Jo Hunter Adams
As 2008 comes to a close, I’ve been thinking about the Biblical concept of jubilee (Leviticus 15 & 25). It may be a useful idea to think about, even if you're not someone who looks to the Bible for guidance. This year I've had the opportunity to think with cool, thoughtful people about economic justice in relation to the Bible, and in a lot of ways it was a first for me. On top of that, I got my first proper job, and inevitably having a steady income tests a lot of assumptions about money. The idea of jubilee keeps resonating strongly with me, so I wanted to talk about it a little more.
Considering jubilee lived out in today's world is difficult. Jubilee calls for the redistribution of land every 50 years, for slaves to be set free and elsewhere in Leviticus there is the call for all widows and orphans to be provided for via government. What's interesting here is that it definitely seemed as though a leadership was in charge of carrying out the redistribution. So it's more than generosity and philanthropy; it's not something that we can do as a family unit, or even in community as church (though there's plenty we can do there too).
This redistribution did not mean there was no private property, nor that people deserved total inequality. The reason God wanted jubilee seemed to be based on:
1) The inherent dignity of every person.
2) Acting on the dignity of every individual was ultimately better for society.
3) To remind people that what they owned was ultimately God's provision for them.
Jubilee seemed to be God’s plan B because people’s imperfections—disease, injustice, irresponsibility or greed--lead to inequality. I would like to think that Jubilee was meant to prevent systemic inequality. There's a sense here that people were not supposed to go through several generations of scarcity.
Why? I think that equality is necessary to keep people in community. People who feel different may struggle to be in community with one another (just think of how hard it is to reach out to someone you consider poor). This struggle would surely be compounded over decades of scarcity. Individuals whose land had been returned to them could have the dignity of welcoming people into their homes. Perhaps they could be part of decision making in their community, or just be empowered to make their own decisions.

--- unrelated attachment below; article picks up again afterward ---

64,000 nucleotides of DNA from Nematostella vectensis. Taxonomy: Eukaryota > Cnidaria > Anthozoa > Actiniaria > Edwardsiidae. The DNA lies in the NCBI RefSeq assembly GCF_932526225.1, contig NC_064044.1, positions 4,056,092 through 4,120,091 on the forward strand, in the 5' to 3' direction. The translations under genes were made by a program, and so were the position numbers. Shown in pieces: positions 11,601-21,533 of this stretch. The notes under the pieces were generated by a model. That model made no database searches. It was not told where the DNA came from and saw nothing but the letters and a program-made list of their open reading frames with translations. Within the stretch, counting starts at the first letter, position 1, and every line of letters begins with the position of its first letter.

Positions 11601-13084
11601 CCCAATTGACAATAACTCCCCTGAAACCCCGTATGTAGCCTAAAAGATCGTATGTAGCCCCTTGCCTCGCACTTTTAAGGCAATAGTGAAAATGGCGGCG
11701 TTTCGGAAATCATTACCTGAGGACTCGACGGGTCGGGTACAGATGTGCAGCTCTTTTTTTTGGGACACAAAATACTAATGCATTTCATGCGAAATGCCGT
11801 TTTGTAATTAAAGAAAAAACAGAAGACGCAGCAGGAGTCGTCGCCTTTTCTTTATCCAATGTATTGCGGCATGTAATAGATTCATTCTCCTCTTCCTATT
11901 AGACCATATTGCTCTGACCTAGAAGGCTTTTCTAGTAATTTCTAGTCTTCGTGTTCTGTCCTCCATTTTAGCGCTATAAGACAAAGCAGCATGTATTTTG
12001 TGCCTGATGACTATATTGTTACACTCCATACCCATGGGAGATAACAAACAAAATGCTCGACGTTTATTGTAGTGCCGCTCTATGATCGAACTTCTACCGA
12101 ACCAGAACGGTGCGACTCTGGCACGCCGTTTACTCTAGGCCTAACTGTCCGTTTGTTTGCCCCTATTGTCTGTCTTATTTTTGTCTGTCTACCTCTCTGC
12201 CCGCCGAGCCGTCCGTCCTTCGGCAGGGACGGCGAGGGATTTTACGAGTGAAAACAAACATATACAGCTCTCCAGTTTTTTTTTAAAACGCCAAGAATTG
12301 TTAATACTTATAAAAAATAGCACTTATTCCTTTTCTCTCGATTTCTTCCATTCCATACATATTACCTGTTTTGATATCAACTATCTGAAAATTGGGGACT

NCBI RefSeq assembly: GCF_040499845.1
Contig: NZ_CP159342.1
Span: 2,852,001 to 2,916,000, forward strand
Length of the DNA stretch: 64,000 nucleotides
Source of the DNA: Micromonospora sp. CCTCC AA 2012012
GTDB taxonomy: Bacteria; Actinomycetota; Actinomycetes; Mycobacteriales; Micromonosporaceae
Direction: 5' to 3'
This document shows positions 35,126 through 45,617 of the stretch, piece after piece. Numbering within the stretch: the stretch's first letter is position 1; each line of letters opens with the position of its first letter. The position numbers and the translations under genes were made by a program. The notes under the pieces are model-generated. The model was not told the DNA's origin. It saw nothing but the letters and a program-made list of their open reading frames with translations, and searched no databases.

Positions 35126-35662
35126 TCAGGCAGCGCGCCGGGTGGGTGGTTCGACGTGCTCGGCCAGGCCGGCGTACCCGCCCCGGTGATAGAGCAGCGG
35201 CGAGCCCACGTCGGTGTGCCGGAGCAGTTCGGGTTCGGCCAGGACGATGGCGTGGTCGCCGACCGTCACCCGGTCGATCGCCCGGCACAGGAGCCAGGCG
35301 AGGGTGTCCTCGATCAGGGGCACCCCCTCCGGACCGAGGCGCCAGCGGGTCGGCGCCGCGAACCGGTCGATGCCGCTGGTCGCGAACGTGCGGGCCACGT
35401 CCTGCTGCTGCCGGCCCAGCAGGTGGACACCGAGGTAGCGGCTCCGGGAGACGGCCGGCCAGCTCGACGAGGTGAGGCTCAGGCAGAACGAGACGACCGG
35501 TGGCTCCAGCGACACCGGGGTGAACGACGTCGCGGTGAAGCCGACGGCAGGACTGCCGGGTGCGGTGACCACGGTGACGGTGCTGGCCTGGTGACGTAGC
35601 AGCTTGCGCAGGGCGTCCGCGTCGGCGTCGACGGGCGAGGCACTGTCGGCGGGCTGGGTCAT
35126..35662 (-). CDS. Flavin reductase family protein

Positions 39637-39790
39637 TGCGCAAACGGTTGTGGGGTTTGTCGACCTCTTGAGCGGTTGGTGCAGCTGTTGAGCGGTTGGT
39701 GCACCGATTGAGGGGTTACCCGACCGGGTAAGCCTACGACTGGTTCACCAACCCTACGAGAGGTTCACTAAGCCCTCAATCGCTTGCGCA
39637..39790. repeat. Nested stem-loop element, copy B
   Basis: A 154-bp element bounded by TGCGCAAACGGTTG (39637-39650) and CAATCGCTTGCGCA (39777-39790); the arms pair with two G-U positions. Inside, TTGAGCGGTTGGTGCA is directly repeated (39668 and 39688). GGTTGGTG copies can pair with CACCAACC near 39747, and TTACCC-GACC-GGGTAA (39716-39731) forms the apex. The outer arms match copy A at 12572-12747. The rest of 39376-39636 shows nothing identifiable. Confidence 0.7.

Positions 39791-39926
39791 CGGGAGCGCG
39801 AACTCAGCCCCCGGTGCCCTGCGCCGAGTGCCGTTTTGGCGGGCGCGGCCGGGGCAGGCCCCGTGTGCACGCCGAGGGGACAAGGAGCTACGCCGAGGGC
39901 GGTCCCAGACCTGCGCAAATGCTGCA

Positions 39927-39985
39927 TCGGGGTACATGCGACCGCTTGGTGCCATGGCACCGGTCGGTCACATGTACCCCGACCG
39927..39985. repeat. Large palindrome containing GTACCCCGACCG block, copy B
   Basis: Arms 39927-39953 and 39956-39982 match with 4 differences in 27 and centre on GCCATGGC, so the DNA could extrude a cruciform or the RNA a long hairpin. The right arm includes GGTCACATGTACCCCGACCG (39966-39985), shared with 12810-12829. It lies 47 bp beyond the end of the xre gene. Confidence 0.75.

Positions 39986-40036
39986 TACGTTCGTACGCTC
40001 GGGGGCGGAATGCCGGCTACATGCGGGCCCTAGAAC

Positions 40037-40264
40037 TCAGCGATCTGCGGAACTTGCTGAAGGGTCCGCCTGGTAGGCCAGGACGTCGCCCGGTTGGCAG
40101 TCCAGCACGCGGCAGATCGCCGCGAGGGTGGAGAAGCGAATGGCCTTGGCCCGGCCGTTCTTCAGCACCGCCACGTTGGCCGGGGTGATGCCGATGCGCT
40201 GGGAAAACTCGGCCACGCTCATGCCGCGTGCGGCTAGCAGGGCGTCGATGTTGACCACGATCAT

In the New Testament-- where it's not just the Jewish people anymore, and there's plenty of disempowerment-- there seems to more than equality driving our relationships with one another; people who follow Jesus' can relate on the basis of that commonality. However, there's plenty of danger in focusing only on that commonality and forgetting that material equality is important, has always been important.
There are two dimensions of jubilee today. At one level there is relative wealth that signifies dignity and decision-making power. So, the poor in the United States may be wealthy by global standards, but not have the power they need to participate on equal footing in community. In contrast, someone may be equal to their peers in poor countries, but their basic human dignity is not respected or lived out. It seems there is a strong argument against both kinds of inequality/disempowerment.
When I look at the reasons God seemed to want jubilee, I see colonialism and racism and their impact as one of the biggest arguments for jubilee today. Everyone loses when there are generations upon generations of inequality. More on this in my next post.
Post a Comment